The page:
As for Romney’s time as Governor, it has already been pointed out that Massachusetts ranked 47th out of 50 states in job creation. In fact, Obama strategists might gleefully point out that Obama has a comfortable lead in the state where voters are most familiar with Romney’s economic performance. They could say something like “in the one place where Romney had a chance to implement his economic vision, voters are overwhelmingly choosing Obama.” Now, this fact obviously owes to Massachusetts’ Democratic tilt, but that will escape those who are not avid political junkies. Romney might argue that the above job creation statistic owes to factors beyond his control such as national economic conditions, or opposition in the state legislature to his policies by Democrats. But this brings an obvious retort: “If Romney couldn’t turn the economy around in his state, how will he do so for the whole nation?”

Romney may in fact have clever responses for the charges. But the point would be that he is on defense regarding his central claim. Is it fair to hold Romney alone responsible for job creation in Massachusetts? Probably not. Many factors lay beyond a Governor’s control in a four year time span. These include the composition of the work force, business climate in other states, and the amount the opposition party will work with him or her. BUT, it is not more unfair than laying blame for all of the economy’s problems at Obama’s feet, or criticizing him for not fixing all of them in the past three years.

If Obama can nullify Romney’s advantage on the economy, he can turn the election into a referendum on who has the best ideas going forward and on other factors such as personal likeability. He has a much better chance of prevailing on those grounds than he does if it becomes purely a referendum on the economy.

Saturday, June 2, 2012

Give Romney His Due


Amid poor news on the economic front and Donald Trump’s “birther” comments, it has been little noted that Mitt Romney officially won enough delegates to claim his party’s nomination for President. In so doing, he made history as the first Mormon nominee for President of a major party.

I freely admit that I am surprised to see him doing so well as I had expressed some skepticism about his chances on this blog. At the outset of the 2012 primaries, I thought that Romney possessed few if any of the qualities of someone who would claim a major party nomination or contend so seriously for the presidency. For starters, Romney did not seem to offer a unique, compelling vision in the way that Bill Clinton did as a new Democrat in 1992 or Ronald Reagan did as the leader of the conservative movement did in 1980.

The absence of such a vision meant that his greatest claim on the nomination lay in his perceived competence and electability. But as I have written before, Romney’s term as Governor was not particularly compelling. There were not great strides made in education or economic development. Perhaps his biggest achievement was one he was particularly reticent to discuss on the campaign trail: Romneycare.

I also found fault with the idea that he was particularly electable. The logic behind this claim must be appealing for Republicans. He had managed to win the governorship in a state that reliably votes for Democrats at the national level in 2002. But what is not often mentioned is that when he was leaving office in 2006, he was polling poorly enough that there would have been a distinct possibility of him losing had he run for reelection.  The handful of electoral surveys shows Obama in a comfortable position in the state. The case for electability then rests not on his ability to bring along his home state or indeed any state in New England save perhaps for New Hampshire. The case rests on the idea that Romney will play well with moderate and independent voters in Florida, Ohio, Pennsylvania, and Virginia.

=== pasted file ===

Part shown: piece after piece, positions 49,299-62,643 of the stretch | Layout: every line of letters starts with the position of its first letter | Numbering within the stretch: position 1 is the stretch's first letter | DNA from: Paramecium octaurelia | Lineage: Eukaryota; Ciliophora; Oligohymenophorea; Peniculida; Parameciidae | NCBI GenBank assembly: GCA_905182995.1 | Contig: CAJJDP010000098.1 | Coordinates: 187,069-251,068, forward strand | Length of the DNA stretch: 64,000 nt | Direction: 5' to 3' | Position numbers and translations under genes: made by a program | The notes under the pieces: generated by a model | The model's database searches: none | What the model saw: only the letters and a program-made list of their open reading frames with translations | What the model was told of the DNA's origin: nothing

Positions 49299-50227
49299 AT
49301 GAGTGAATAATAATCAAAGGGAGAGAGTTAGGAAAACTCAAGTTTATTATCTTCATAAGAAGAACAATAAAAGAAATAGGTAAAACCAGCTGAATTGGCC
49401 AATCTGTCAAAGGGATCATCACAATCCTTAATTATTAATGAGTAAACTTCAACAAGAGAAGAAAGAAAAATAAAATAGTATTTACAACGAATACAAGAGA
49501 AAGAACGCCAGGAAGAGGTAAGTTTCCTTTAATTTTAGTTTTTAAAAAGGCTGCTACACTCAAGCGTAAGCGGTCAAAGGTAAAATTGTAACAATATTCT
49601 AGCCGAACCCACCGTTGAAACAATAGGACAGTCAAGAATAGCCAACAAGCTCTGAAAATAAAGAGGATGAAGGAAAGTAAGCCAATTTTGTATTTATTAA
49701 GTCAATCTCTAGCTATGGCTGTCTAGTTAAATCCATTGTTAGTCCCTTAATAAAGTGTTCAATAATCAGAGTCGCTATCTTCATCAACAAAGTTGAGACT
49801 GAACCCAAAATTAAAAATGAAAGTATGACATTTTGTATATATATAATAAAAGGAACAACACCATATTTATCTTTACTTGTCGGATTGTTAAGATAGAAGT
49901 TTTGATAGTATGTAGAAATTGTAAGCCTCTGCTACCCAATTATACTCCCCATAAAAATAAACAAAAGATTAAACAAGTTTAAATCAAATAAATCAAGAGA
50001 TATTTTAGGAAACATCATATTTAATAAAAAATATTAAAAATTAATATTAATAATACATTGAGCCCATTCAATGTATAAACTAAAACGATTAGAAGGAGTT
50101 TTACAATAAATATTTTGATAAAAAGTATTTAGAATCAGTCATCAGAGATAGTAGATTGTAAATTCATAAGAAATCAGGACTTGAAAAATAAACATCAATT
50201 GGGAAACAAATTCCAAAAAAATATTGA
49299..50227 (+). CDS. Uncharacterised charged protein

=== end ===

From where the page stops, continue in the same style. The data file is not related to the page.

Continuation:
Now it is true that Romney was the most electable Republican of those running in the primaries. But that does not say much given how unelectable much of his competition was. Herman Cain made his name on the much ridiculed 9-9-9 tax plan (remember that?) and then dropped out amid allegations of inappropriate sexual advances. Rick Perry struggled to remember which departments he wanted to eliminate. Newt Gingrich carried more personal baggage than the other candidates combined. Rick Santorum managed to reignite a debate about contraception, one struggle in the culture war that conservatives have little hope of prevailing on. I could go on.

Romney is polling well against Obama but the question now is, who wouldn’t be assuming he were a credible candidate? The economy is adding jobs at an anemic pace and has voters worried. The federal government had its credit downgraded. There is a very real chance that President Obama’s signature accomplishment (Obamacare) might be declared unconstitutional in the coming weeks.

That Romney won the nomination was due in some measure to luck, but it also reflects positively on his character. He has been dogged in pursuing the Republican nomination since at least 2005. He overcame the inevitable disappointment of coming up short in 2008 to refine his message and run a tighter, more disciplined campaign this time around.  In winning in Massachusetts in 2002 and clinching the nomination this year he managed to successfully win with two very different electorates: moderate New England Republicans in 2002 and disproportionately Southern and Western tea party conservatives in 2012.

Whatever else you think of Romney, give the man his props. And Democrats, take note. A man who is this persistent and skilled—and yes lucky—has a very real shot at winning in November.